My experiences at UU youth conferences, young adult conferences, camps, and GA have been very rich and deep in comparison to my experiences at my local church. Having been raised UU and also going to youth conferences, I am disappointed with congregational worship services and local youth and young adult programming.

The effect on local congregations by youth and young adults returning from continental and district conferences is very strong, but is not noticed by most folks in the same congregation. As a YRUU advisor, I witnessed a repeated pattern that the most active youth leaders at the local church based their sense of empowerment on the district youth cons. In my own experience, it was my involvement at the continental level for UU young adults that gave me the impetus to help start up and develop a local young adult group at our church.

To me, not supporting our district and continental UU cons is like saying that GA has very little effect on our local congregations. This is very true in the sense that GA culture does not pervade our local congregations much. But, individuals energized by GA bring that energy back to the congregations in their own activity on the local board or the local committees. How can we measure that? This is why canceling Con Con for our youth and slashing funding for our youth and young adult continental conferences and councils is anti-growth, in my opinion.

Jim Sechrest
Urbana, Illinois


The call of self

I too was “a young adult in the 1990s,” as Manish K. Mishra described himself in his essay “The Call of Self” (Summer 2008). And though my life specifics may appear far removed from Mishra’s, being of a different social, ethnic, geographic, and religious background, the human condition remains the same. At the age of 18 I entered into marriage, fatherhood, and the U.S. Air Force, young, wild, and completely ill-prepared. My twenties were marked by upheavals in my relationships and ultimately two divorces. Alcohol was the fuel I chose to dowse the fires of discontent. At the age of 30, I dropped out of college, sank into deep depression, and, in the spring of 2000, found myself on my way to prison. It was at this point that I truly began my quest to understand “self.”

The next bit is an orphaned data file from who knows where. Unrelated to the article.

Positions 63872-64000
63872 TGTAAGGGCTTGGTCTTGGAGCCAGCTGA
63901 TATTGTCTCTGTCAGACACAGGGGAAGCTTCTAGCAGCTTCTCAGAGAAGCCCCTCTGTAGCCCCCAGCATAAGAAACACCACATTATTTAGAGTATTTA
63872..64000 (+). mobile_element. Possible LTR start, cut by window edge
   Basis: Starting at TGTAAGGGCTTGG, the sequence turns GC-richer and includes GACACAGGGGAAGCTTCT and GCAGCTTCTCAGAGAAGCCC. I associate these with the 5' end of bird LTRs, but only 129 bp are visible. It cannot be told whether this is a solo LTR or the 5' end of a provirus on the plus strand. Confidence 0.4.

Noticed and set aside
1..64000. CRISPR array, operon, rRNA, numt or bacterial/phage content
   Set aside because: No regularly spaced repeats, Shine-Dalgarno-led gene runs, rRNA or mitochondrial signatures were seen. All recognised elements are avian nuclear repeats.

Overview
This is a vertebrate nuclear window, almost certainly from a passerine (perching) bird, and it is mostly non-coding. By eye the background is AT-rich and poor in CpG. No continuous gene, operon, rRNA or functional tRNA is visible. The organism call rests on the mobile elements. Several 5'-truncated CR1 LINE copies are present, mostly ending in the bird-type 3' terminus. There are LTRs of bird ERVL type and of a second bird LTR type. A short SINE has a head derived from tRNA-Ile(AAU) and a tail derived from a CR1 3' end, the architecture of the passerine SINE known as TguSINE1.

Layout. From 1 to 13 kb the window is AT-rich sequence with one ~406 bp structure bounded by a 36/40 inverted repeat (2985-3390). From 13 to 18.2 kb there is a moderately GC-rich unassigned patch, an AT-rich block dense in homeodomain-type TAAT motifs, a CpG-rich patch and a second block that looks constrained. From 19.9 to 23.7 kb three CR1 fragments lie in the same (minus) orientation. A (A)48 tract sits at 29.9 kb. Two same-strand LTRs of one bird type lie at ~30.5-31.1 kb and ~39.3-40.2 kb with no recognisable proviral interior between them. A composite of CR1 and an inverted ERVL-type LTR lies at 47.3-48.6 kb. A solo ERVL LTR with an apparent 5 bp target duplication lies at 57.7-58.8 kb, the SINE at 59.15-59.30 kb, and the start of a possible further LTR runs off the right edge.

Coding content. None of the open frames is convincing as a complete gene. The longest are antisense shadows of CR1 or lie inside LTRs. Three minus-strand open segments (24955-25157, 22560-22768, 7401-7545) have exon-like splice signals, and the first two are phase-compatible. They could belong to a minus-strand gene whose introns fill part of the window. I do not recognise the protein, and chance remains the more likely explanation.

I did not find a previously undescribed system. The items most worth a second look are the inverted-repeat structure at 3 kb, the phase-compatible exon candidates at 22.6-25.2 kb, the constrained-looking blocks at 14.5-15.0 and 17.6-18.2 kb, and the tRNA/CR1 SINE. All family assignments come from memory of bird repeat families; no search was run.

Eight years later I have spent much time and effort on this sub-

ject and I find it thus: The self we create will always be a reverberation of our core beliefs and ideals as well as our conditioned experiences throughout life. “Self” will be literally created between these catalysts.

Quenton Conner
Taft, Oklahoma


Mountaintop mining

I was glad to see an article on student action against mountaintop removal strip mining of coal (“UU News,” Summer 2008). I am an eighth-generation West Virginian and it enrages me to see the massive destruction that is taking place. It was estimated by a federal study that by 2012, 1.4 million acres of the Appalachian Mountains in West Virginia, Virginia, Kentucky, and Tennessee will be “impacted” by mountaintop removal strip mining. For “impacted” read obliterated. That is about a mile wide swath from New York to California! So thanks for drawing attention to this Appalachian apocalypse.

Julian Martin
Charleston, West Virginia


Correction

“Forum” contributor Tad Waddington (Summer 2008) has been a member of the Unitarian Universalist Congregation of Phoenix, Arizona, but is not now.